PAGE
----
One game runs fine... platformer. 

Two 3d games are... strange... I have to mirror one upside down and then I can't really maintain the upside down one, only the rightside up one works properly.

 

That said, I'm... making simple 2d games too.  I design ones more complex than I can actually code yet.  The metanet tutorials are good, the techniques explained in them power the collision detection of crafty.js.

 

I am a creative person, I hear in the long run it will actually hurt your programming ability/productivity.  You may not be the best at designing innovative games, but most games aren't innovative. If you polish simplicity enough it can shine.  If you want to code something, try the metanet tutorial and look for the art from the 'lostgarden' called 'cutepeas'.  Please release the result as MIT if you manage it before I do.  There's already a GPL version, I don't recommend looking at it as Similarity + Availability = Copyright infringment, so learning from MIT licensed code is better.

Edited by Green_Gill
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For me it is some thing about some magic that good 

games have - secondary it is a way for learning programming and living. Sadly it seem all harder that I though and now I am tired often (feel much pain - maybe becouse a health problems)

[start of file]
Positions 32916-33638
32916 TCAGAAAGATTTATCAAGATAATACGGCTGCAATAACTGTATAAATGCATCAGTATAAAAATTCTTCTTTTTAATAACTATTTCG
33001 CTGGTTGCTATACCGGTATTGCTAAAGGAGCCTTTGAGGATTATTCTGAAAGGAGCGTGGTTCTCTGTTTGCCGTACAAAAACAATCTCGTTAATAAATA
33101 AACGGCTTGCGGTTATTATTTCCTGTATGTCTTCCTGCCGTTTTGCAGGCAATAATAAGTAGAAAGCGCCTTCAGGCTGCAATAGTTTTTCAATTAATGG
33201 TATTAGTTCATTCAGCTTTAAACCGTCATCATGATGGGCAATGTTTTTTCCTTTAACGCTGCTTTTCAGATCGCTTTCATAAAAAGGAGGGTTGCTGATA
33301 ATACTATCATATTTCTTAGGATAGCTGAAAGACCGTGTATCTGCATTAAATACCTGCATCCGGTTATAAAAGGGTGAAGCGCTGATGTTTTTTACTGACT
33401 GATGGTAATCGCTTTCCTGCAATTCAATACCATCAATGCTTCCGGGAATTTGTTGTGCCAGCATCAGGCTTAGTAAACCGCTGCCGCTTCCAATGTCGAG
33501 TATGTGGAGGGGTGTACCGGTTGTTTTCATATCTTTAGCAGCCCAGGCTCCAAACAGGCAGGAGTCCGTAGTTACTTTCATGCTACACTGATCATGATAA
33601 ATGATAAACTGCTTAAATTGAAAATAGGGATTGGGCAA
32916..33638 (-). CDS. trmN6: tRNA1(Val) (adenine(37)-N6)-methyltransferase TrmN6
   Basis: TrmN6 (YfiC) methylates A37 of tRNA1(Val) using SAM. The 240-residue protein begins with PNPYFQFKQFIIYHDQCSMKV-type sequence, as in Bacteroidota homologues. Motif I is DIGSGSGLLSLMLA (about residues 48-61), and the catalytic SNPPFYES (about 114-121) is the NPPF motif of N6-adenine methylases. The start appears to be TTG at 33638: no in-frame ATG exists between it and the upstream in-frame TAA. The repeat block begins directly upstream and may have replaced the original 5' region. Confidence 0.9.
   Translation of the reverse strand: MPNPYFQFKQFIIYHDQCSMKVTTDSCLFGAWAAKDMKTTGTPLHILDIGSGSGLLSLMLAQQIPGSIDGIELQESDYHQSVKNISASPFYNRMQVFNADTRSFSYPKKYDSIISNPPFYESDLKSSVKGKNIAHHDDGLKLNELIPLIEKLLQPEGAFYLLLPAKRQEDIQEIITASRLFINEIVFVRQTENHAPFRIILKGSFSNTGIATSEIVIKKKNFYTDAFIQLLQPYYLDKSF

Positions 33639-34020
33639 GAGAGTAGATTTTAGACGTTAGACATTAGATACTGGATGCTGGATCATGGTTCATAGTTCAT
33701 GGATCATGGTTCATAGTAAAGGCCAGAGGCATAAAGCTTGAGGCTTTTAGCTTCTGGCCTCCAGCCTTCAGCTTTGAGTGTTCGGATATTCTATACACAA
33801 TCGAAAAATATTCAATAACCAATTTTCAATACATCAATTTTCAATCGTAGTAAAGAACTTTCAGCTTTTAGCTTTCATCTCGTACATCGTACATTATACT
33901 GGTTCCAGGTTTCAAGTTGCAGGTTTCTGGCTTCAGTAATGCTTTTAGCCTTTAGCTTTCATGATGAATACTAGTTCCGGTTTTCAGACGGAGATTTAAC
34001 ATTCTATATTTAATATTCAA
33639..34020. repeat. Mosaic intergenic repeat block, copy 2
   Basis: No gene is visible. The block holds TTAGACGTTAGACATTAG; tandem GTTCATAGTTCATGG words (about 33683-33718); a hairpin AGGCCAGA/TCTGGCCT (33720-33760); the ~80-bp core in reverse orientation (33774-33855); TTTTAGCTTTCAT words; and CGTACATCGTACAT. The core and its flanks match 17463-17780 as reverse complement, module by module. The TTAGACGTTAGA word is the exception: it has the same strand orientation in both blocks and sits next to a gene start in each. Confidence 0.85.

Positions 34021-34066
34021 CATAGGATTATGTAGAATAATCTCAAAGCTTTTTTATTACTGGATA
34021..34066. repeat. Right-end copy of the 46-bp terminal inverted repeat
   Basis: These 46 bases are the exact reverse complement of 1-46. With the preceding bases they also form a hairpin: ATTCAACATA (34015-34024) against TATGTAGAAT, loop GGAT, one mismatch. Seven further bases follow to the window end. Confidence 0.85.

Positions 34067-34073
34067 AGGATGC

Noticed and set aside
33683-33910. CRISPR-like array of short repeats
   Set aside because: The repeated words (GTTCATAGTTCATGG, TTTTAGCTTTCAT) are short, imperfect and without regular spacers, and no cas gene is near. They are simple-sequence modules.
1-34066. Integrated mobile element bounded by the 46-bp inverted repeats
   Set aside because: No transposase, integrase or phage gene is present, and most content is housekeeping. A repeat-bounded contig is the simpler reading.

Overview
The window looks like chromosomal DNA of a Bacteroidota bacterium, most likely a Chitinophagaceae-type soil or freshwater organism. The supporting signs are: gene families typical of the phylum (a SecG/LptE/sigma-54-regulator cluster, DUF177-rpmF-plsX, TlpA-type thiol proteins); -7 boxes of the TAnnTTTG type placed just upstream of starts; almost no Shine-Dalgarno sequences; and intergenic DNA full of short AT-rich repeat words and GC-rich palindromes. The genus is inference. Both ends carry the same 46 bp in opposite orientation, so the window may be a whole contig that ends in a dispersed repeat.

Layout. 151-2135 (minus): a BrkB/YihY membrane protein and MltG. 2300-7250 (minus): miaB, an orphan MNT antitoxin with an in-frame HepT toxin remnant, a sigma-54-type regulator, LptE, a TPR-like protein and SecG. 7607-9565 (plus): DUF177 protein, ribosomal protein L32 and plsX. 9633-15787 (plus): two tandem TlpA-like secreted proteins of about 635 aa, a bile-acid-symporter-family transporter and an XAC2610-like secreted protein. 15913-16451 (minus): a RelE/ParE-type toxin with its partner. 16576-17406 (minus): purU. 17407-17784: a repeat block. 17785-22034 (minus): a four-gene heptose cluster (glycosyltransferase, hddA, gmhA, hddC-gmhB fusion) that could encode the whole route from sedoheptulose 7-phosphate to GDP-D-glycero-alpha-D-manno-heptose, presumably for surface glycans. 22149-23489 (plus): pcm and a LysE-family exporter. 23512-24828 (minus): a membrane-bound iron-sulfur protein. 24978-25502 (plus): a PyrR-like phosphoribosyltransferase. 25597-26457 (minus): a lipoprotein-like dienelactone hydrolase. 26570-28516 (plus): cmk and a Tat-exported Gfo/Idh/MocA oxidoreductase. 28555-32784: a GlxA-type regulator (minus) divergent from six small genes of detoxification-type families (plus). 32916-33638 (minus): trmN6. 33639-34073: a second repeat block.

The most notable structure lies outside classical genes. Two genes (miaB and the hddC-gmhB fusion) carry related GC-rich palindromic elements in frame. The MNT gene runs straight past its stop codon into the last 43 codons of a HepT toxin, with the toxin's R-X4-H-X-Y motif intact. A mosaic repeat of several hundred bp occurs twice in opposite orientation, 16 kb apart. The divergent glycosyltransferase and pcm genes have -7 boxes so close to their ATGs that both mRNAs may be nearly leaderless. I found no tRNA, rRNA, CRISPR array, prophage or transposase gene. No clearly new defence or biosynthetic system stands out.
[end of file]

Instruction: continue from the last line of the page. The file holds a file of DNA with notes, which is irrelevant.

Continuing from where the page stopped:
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Each game has it's own set of reasons why I want to make it.

 

Sometimes it's a feature of the language or engine like this game:

http://www.egdahl.com/html5/IrregularPool/

I wrote that one because I found an easy way to do physics and thought Pool with non round objects would be cool.

 

 

 

Cool lokin game imo, thats nice (thats why I like javascript)

though i am not sure if present game rules are too much perfect. could you say what is a way of hiding code in javascript games ? I know a little javascript+canvas but do not know how people hide code. This game source is long? Was it hard to write? Did you have some physics tutorial ? Could you say a little how this phisics is done?

Edited by fir
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On top of my head: